Online abortion pill startups boom—even as they face new legal and privacy challenges
Over the past few months, abortion pill startups have been trying to keep up with a huge spikes in demand while navigating a tangled web of new regulations and privacy concerns. Since the Supreme Court’s decision to overturn Roe v. Wade first leaked in May, Hey Jane, an online startup that provides abortion pills in seven states, reported a ten-fold increase in traffic to its website. And demand doubled for its mail-order abortion drugs, a combination of misoprostol and mifepristone that can safely induce an abortion during the first 10 weeks of pregnancy in the privacy of one’s home.
Along with Hey Jane, other telehealth abortion-pill focused service providers like Choix, Just the Pill, Abortion on Demand saw site traffic and interest explode anywhere from 600% to 2,000% after the fall of Roe in late June, according to Axios. Prior to the Supreme Court ruling, more than half of abortions were being conducted via medication abortion, reports the Guttmacher Institute, which specializes in reproductive health policy. Now many states are attempting to outlaw the telehealth services and even the pills themselves.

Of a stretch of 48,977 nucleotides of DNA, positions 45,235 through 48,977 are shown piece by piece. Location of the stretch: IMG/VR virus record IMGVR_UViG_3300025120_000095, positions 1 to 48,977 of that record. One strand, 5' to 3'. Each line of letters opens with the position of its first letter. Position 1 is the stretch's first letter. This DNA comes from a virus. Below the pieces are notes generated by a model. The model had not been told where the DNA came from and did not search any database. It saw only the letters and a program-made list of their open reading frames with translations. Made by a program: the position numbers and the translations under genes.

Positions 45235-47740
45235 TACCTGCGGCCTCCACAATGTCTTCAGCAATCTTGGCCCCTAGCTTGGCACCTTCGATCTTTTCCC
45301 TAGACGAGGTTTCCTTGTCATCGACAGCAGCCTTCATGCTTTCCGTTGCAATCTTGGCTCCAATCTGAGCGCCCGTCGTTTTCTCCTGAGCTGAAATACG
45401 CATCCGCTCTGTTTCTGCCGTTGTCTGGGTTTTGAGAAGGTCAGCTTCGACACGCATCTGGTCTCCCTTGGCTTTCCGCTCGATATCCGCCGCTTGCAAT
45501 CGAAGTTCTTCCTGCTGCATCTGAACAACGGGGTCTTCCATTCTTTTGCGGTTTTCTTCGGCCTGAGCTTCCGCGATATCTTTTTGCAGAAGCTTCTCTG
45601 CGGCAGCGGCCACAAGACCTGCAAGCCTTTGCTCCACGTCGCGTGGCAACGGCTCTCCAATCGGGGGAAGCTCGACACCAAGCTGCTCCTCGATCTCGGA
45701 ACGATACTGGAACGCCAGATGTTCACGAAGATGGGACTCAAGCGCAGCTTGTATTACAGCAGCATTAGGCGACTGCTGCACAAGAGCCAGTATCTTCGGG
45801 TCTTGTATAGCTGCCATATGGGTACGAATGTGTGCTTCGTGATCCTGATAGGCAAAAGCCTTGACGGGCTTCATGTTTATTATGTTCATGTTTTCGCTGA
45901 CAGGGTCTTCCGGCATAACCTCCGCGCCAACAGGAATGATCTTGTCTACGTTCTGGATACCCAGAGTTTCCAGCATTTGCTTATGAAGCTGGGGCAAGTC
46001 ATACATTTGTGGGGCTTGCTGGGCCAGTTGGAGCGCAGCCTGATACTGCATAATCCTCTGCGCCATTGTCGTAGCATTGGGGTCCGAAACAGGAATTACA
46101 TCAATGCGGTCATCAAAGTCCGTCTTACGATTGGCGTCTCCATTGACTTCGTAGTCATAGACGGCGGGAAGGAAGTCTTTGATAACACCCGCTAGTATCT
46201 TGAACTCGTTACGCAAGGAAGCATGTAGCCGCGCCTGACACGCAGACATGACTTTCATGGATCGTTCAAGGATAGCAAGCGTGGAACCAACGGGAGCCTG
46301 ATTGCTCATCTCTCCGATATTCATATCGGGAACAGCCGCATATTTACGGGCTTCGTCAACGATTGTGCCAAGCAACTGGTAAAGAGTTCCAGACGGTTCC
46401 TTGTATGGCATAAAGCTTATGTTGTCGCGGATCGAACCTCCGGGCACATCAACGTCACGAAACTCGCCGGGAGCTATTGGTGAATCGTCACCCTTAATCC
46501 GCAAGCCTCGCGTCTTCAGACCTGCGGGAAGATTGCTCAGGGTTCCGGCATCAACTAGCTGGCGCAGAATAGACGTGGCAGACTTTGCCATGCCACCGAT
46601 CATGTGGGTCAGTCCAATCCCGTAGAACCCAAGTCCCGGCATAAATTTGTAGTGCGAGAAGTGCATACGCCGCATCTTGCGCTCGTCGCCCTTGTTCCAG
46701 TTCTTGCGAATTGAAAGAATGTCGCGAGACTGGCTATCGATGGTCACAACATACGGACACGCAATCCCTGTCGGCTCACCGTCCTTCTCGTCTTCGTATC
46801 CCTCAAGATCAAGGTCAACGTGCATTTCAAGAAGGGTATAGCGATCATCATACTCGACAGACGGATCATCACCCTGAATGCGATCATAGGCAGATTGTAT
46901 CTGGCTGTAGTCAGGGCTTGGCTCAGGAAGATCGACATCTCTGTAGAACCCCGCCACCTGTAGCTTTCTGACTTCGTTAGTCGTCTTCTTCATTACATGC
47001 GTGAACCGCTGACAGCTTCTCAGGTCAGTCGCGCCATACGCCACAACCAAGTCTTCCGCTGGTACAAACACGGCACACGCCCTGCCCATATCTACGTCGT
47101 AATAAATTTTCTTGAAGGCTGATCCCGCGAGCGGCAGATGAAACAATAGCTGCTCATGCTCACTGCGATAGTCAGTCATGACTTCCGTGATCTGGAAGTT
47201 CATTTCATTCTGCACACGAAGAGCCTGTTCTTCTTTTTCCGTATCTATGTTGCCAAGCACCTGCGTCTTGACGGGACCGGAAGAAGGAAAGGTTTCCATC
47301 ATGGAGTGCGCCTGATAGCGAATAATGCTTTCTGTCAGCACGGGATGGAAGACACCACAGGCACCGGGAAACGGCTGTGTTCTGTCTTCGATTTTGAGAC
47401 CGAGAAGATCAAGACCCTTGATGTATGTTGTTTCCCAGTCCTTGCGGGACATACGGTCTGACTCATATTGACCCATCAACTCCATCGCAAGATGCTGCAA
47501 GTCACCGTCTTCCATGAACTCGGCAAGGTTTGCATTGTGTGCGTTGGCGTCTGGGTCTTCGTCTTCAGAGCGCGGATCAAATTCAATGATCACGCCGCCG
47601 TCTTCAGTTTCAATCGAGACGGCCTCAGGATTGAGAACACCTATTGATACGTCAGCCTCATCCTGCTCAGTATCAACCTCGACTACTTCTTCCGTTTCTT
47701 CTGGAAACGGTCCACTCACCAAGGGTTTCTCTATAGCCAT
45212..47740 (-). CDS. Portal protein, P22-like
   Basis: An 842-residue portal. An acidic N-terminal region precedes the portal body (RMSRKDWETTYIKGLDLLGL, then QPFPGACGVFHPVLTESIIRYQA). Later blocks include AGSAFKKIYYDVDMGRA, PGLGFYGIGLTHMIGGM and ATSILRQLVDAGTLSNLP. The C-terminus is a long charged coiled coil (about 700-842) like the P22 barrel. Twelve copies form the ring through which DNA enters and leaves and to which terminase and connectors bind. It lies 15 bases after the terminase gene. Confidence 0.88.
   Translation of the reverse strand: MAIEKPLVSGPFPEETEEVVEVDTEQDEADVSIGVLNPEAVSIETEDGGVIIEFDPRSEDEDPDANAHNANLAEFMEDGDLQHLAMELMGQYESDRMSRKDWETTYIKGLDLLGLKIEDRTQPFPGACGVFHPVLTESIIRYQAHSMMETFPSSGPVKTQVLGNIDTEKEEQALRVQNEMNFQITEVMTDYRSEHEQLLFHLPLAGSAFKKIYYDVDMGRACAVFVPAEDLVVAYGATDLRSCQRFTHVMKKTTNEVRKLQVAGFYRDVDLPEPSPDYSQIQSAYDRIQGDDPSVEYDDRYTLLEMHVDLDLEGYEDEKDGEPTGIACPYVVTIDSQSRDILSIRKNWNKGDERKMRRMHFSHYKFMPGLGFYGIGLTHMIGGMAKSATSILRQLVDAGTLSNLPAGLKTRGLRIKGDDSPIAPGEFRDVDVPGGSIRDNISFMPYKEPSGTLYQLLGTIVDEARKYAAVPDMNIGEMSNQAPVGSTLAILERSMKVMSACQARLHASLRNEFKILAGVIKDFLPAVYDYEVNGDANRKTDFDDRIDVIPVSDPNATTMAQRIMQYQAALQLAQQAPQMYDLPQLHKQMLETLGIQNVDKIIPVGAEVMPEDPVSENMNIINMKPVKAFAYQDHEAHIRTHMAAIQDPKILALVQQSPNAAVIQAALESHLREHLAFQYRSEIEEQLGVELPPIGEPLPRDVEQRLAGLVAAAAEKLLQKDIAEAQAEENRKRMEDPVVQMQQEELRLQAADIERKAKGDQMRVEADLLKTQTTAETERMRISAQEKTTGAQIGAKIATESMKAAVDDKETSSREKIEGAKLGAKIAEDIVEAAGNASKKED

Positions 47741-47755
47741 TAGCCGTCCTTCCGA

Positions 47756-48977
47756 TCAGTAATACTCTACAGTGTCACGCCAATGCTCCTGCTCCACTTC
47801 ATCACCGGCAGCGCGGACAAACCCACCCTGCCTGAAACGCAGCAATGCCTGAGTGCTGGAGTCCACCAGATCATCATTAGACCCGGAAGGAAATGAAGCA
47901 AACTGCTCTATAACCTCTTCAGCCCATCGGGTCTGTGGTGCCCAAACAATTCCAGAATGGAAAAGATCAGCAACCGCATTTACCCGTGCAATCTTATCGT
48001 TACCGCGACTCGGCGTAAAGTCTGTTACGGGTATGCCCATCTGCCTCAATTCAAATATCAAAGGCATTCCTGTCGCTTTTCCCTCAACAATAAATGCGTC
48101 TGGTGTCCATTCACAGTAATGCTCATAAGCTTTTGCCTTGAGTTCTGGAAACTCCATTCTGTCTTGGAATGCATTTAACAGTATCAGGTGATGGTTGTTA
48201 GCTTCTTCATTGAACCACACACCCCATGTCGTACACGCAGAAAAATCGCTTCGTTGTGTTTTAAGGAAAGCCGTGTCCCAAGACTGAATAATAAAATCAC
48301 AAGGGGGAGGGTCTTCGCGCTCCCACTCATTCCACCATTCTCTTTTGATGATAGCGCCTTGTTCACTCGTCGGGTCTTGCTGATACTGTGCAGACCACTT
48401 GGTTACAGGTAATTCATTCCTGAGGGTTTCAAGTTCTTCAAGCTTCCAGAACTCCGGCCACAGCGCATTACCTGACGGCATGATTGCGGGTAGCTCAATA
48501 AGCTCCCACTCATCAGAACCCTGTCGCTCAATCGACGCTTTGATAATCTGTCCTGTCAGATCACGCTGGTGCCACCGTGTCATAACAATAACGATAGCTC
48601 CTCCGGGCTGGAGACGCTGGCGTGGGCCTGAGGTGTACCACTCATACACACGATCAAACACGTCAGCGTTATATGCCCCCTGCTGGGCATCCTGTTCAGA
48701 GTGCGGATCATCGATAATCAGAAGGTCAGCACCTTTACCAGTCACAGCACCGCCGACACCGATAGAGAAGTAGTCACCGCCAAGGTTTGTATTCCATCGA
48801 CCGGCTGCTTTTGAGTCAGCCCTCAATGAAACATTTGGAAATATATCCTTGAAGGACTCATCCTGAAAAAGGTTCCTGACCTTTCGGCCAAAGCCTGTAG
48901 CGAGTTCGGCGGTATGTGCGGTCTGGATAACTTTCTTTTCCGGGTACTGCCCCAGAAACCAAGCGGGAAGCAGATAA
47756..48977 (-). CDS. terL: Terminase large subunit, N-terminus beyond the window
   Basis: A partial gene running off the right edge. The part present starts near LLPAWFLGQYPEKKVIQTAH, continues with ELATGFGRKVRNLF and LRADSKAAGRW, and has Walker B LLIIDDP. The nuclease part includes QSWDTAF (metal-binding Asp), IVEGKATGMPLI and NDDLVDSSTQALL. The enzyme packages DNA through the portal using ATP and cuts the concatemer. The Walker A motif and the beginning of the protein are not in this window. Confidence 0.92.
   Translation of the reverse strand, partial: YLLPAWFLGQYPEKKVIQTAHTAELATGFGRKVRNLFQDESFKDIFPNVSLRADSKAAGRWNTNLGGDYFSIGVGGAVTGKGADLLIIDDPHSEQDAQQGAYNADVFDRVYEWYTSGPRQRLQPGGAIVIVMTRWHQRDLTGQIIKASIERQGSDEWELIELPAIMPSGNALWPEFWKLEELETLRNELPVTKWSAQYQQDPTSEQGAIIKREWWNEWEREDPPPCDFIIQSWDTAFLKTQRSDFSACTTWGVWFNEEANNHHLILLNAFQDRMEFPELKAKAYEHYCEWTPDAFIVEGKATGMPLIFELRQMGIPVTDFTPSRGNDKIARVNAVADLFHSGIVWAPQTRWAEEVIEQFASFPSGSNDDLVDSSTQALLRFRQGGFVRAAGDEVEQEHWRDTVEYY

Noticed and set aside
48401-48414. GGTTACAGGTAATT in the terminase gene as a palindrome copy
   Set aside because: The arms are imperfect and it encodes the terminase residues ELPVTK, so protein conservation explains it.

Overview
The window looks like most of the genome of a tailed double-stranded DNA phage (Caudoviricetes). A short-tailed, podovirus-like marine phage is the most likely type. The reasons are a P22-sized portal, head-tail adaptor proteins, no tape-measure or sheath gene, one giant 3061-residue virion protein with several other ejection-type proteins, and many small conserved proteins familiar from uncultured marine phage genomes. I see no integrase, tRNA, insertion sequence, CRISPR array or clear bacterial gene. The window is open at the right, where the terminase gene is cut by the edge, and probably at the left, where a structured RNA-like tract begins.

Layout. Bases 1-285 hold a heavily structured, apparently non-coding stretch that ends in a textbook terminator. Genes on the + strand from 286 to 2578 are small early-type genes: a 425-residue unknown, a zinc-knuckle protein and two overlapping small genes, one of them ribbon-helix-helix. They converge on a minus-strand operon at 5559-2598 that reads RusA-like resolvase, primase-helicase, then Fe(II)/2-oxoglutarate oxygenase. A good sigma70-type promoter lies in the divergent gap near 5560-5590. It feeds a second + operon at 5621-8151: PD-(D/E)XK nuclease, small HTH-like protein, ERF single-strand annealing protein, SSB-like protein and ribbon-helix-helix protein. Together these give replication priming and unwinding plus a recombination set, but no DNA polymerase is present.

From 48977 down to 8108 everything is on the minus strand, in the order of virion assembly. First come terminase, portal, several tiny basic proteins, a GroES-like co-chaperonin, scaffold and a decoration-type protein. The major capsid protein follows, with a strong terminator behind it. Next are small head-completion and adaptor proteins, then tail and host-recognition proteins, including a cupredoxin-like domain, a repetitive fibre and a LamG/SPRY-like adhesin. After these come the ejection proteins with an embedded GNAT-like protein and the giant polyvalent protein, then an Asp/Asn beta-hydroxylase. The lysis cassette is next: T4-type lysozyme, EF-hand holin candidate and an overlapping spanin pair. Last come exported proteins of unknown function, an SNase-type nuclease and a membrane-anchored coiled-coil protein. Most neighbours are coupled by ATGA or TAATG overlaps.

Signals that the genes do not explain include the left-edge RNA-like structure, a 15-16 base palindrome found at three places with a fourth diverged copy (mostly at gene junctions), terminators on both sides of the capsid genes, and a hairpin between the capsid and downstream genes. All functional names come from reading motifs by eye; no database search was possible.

Last month, the Biden administration took regulatory action to try to prevent states from banning access to the mail-order abortion pill, stating its beyond the scope of states’ rights given the Food and Drug Administration (FDA) position that it is safe, effective, and does not need to dispensed in-person at a pharmacy.
But the murkiness of federal law presents challenges. For instance, a telehealth provider such as Abortion on Demand uses software which must confirm a patient’s physical location before allowing them to schedule a telehealth appointment to be prescribed a mail-order abortion pill. If they live in a state where access to the telehealth service itself has been restricted, as 19 states had already done prior to the Dobbs ruling, they would have to find a way to travel to a state where such services are still permitted in order to use the digital platforms given the location-verification requirement.
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